1. Unlawful Possession and Possession of Gun for an Unlawful purposes are two separate criminal offenses which don’t merge at sentencing


In the Garden State the possession of a weapon for an unlawful purpose is a crime of the second degree if that weapon is a firearm, explosive or destructive device and the prosecution establishes that the defendant used it against property or the person of another.

If the weapon isn’t a firearm but nonetheless still used for an unlawful purpose against the person or property of another, it’s a crime of the third degree.   (Read my article on the classification of crimes and offenses in New Jersey). In these cases, the prosecution must establish beyond a reasonable doubt the following 4 elements:

  1. The item was a firearm or other weapon or explosive or destructive device;
  2. The defendant possessed it (constructive or actual);
  3. The defendant had a purpose to use it against the person or property of another;
  4. It was going to be used unlawfully.

While a gun or a firearm used against the person or property of another are both graded as crimes of the second degree, there’s an important distinction between property and person. Under New Jersey’s Graves Act, there’s mandatory parole ineligibility if the crime is committed with a gun and against a person as opposed to property. With regards to the unlawful purpose element of this criminal offense, the prosecution doesn’t have to prove a specific purpose or plan to act unlawfully.

The State only has to present enough evidence for the judge or jury to draw a legitimate inference as to that unlawful purpose. The shooting of a BB gun, for instance, would permit that inference. This criminal purpose only has to exist at the time that the offense occurred. The test for unlawful purpose isn’t whether the defendant’s belief was reasonable but rather whether it was an honest belief that he/she needed the weapon for self-defense for instance.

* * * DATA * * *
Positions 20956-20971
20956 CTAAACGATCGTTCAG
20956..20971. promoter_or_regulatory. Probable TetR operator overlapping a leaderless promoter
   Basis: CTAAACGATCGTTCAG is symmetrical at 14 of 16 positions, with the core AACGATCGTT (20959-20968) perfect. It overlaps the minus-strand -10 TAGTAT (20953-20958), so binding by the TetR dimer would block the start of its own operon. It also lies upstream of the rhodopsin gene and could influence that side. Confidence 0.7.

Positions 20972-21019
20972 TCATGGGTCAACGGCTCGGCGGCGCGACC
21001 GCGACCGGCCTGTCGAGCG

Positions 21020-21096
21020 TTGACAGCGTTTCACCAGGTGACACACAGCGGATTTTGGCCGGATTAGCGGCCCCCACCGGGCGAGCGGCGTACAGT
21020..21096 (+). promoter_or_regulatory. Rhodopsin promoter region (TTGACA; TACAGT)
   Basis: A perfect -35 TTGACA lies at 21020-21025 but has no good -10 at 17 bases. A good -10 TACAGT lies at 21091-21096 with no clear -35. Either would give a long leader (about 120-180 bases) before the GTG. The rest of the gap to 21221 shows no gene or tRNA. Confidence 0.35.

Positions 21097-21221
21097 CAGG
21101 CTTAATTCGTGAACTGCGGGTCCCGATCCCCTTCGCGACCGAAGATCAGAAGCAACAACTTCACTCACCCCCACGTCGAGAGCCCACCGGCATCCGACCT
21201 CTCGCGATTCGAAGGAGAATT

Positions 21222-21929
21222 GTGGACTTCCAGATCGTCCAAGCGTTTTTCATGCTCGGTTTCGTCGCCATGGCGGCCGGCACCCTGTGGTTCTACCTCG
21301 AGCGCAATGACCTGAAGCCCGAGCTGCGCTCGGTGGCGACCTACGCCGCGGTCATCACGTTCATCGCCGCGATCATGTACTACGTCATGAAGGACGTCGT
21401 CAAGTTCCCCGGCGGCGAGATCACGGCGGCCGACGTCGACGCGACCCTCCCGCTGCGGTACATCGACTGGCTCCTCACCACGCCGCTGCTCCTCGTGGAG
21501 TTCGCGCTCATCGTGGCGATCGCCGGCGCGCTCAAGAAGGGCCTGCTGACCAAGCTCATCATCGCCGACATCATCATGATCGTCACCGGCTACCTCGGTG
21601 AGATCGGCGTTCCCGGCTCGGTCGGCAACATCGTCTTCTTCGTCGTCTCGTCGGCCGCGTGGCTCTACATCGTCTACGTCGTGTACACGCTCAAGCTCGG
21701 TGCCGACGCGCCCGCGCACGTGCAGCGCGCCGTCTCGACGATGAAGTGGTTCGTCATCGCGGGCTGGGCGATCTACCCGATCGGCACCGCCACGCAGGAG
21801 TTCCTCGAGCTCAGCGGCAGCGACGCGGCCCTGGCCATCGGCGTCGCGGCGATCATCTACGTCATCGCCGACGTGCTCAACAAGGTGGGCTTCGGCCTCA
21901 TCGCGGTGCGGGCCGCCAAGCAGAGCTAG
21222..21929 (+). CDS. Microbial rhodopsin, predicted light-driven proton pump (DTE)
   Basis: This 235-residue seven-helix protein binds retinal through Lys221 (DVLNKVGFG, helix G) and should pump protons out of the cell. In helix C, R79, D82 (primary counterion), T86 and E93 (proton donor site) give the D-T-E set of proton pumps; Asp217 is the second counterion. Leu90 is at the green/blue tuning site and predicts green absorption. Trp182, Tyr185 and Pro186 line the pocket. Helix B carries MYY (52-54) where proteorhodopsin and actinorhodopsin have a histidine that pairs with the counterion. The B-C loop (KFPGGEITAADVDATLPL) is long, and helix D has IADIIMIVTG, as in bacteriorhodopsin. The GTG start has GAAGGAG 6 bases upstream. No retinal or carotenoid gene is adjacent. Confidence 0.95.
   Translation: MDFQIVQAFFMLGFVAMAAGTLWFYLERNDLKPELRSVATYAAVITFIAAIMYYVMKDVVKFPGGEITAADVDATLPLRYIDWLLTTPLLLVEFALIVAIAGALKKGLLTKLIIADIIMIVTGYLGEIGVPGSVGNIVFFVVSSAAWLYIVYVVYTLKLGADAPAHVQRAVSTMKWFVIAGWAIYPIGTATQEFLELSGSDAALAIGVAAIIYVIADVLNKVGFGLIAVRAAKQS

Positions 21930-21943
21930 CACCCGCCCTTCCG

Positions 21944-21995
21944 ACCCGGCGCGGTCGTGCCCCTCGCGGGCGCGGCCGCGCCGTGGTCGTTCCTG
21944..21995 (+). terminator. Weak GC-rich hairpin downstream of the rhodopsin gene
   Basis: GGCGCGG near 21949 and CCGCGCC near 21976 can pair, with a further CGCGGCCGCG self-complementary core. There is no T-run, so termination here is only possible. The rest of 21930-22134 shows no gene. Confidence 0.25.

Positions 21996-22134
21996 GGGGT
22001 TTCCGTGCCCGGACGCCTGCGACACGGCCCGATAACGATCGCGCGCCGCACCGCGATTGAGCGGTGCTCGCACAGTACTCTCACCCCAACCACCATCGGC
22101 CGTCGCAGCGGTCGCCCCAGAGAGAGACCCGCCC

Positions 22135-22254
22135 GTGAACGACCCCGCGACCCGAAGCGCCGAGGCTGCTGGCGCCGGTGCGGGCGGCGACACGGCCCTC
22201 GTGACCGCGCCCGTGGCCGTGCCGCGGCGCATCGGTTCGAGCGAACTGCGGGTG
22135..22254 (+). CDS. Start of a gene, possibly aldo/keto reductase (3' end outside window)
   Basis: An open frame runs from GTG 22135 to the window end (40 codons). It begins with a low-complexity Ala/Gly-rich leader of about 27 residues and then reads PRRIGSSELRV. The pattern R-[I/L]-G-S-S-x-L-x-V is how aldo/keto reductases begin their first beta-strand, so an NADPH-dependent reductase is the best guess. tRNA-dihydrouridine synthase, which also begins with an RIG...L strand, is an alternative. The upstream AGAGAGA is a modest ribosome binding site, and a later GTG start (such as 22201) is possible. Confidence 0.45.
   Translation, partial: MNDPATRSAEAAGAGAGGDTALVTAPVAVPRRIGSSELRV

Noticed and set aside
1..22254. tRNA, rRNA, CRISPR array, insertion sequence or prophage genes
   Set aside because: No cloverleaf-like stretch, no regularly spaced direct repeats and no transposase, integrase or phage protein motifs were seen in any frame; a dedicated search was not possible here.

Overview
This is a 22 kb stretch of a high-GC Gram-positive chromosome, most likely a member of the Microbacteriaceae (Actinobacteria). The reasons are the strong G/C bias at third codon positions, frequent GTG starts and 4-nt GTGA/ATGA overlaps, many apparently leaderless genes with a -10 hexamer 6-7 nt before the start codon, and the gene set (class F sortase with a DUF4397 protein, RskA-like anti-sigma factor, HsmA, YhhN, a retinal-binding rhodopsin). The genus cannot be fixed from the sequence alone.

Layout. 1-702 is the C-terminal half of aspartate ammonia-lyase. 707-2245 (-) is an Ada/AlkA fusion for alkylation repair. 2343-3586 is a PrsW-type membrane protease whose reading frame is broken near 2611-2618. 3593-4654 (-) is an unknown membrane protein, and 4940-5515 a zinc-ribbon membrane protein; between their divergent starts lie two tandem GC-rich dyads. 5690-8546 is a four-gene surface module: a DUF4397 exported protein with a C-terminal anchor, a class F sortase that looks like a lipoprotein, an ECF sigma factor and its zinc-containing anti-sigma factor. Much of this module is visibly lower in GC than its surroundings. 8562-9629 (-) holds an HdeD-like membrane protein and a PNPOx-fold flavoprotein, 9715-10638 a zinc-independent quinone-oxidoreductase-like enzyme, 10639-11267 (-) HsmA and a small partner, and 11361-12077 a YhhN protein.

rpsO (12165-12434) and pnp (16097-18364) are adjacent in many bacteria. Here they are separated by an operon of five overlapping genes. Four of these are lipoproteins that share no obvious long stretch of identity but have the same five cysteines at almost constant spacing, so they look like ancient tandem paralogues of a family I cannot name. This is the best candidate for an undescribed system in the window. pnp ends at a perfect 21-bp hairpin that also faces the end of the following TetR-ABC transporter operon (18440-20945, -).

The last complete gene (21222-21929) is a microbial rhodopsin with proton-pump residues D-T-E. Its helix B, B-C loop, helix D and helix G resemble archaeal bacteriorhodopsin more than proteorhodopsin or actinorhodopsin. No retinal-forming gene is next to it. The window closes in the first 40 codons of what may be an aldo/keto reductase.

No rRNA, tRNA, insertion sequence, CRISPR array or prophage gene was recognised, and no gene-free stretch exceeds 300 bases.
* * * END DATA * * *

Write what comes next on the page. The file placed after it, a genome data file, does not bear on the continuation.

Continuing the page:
The belief therefore can be honest but unreasonable and still be sufficient to negate the mental state required for conviction. If the weapon, gun or firearm is used in the commission of a crime (robbery, burglary, and aggravated assault) it merges with that principal act. The gun charge wouldn’t merge, however, if the prosecution proves that the defendant had a “broader unlawful purpose”.  While it merges with these violent felony offenses, it would not merge with other weapons offenses.  This means that a person can be convicted of the possession of a gun or firearm without a permit or registration and the possession of that same firearm for an unlawful purpose.


  1. Full or Partial Graves Act Waivers are the only way to avoid a state prison sentence


There are only 2 ways to avoid state prison under New Jersey’s Graves Act—a full or partial Graves Act Waiver of the Mandatory Minimum Sentence.  While the defense and prosecution are allowed to present virtually anything in terms of mitigation and aggravation, New Jersey, like Pennsylvania, provides a list of these factors under 2C: 44-1. I have written previous articles on New Jersey’s published aggravating and mitigating factors (Learn about these factors now)


Partial Graves Act Waiver 

Unlike a Full Graves Act Waiver, a partial waiver would still require the individual to serve 1 year in state prison as opposed to the 42 month mandatory minimum sentence. A defendant should never assume a partial waiver. The prosecution must agree to the partial waiver and file a motion requesting that the court impose it. With regards to a full waiver, the sentencing judge in New Jersey, in most cases, does not have the authority to impose a probationary sentence. If the defense is seeking a full waiver it must make the motion to the assigning judge for that particular county.

For more information on Graves Act defenses I encourage you to keep reading my blog and read my previous articles on the Graves Act.